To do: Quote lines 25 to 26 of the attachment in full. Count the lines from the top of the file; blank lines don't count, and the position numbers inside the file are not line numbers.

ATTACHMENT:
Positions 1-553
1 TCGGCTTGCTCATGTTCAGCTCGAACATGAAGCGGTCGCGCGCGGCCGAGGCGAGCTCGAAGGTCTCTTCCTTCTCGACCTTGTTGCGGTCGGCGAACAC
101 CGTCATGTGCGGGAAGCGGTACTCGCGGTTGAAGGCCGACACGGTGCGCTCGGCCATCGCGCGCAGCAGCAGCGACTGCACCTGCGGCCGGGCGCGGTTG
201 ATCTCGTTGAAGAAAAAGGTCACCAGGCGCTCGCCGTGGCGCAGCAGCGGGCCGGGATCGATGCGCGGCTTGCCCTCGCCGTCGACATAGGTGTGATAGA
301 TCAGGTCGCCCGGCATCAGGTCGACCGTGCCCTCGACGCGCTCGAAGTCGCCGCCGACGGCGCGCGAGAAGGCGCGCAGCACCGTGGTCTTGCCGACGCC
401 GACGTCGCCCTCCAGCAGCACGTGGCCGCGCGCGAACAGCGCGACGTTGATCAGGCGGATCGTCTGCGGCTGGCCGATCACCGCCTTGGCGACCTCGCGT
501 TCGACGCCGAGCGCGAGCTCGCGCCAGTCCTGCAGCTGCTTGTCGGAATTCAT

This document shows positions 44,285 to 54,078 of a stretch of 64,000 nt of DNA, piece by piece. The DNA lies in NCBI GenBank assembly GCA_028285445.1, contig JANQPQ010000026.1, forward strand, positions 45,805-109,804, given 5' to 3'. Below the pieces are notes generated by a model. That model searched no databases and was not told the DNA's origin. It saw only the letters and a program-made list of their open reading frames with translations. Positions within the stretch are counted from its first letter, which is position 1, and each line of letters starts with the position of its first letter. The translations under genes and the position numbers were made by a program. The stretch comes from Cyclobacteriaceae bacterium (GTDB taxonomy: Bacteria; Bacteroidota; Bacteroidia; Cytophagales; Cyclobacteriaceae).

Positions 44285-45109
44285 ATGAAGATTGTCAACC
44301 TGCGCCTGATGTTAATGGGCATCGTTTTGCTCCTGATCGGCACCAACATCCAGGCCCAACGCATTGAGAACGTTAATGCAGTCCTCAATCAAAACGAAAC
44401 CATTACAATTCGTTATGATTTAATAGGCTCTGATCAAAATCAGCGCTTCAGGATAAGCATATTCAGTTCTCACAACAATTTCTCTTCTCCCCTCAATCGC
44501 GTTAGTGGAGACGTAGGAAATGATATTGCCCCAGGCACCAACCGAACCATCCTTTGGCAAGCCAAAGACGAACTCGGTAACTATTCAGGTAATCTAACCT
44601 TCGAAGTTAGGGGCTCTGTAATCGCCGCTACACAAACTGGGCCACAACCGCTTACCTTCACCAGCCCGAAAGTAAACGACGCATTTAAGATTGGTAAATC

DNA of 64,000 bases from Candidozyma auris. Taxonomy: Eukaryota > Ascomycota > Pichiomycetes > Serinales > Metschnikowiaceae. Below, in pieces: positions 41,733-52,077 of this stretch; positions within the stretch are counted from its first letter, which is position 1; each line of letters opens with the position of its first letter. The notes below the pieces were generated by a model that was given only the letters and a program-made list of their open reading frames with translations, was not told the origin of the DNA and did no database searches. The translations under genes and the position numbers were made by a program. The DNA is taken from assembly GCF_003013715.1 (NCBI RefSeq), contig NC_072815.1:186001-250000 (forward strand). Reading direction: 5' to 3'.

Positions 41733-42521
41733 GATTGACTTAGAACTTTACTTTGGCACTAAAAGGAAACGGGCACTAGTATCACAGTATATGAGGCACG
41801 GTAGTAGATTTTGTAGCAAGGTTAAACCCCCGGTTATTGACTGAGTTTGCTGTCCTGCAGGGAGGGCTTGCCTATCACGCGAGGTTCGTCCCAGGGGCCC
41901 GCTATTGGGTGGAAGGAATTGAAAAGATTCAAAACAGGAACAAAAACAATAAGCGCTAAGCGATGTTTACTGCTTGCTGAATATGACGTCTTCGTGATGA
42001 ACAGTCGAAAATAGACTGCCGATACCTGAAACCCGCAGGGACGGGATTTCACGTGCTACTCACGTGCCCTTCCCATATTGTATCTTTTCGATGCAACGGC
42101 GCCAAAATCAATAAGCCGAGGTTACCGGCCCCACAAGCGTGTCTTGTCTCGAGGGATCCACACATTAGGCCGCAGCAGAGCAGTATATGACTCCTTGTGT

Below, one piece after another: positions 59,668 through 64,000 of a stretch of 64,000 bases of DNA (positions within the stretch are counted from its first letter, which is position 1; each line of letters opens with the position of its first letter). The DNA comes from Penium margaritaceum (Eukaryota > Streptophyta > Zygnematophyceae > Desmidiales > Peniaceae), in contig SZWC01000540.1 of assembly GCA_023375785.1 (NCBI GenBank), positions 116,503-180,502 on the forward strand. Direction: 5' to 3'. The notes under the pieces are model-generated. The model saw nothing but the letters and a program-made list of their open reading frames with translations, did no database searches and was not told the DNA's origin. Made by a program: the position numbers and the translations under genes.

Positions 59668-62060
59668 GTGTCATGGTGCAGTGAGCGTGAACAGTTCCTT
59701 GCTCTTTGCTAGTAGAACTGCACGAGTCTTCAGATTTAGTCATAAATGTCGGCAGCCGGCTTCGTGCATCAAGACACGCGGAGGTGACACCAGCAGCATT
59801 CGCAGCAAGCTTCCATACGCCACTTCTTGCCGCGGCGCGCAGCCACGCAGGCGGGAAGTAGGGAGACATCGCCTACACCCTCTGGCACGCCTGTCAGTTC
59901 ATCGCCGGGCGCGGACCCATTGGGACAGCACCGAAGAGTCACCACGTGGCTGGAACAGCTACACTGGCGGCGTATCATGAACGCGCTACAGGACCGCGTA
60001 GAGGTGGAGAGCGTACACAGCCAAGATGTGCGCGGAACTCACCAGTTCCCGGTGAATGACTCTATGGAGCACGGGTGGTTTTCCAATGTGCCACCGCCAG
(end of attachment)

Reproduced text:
59701 GCTCTTTGCTAGTAGAACTGCACGAGTCTTCAGATTTAGTCATAAATGTCGGCAGCCGGCTTCGTGCATCAAGACACGCGGAGGTGACACCAGCAGCATT
59801 CGCAGCAAGCTTCCATACGCCACTTCTTGCCGCGGCGCGCAGCCACGCAGGCGGGAAGTAGGGAGACATCGCCTACACCCTCTGGCACGCCTGTCAGTTC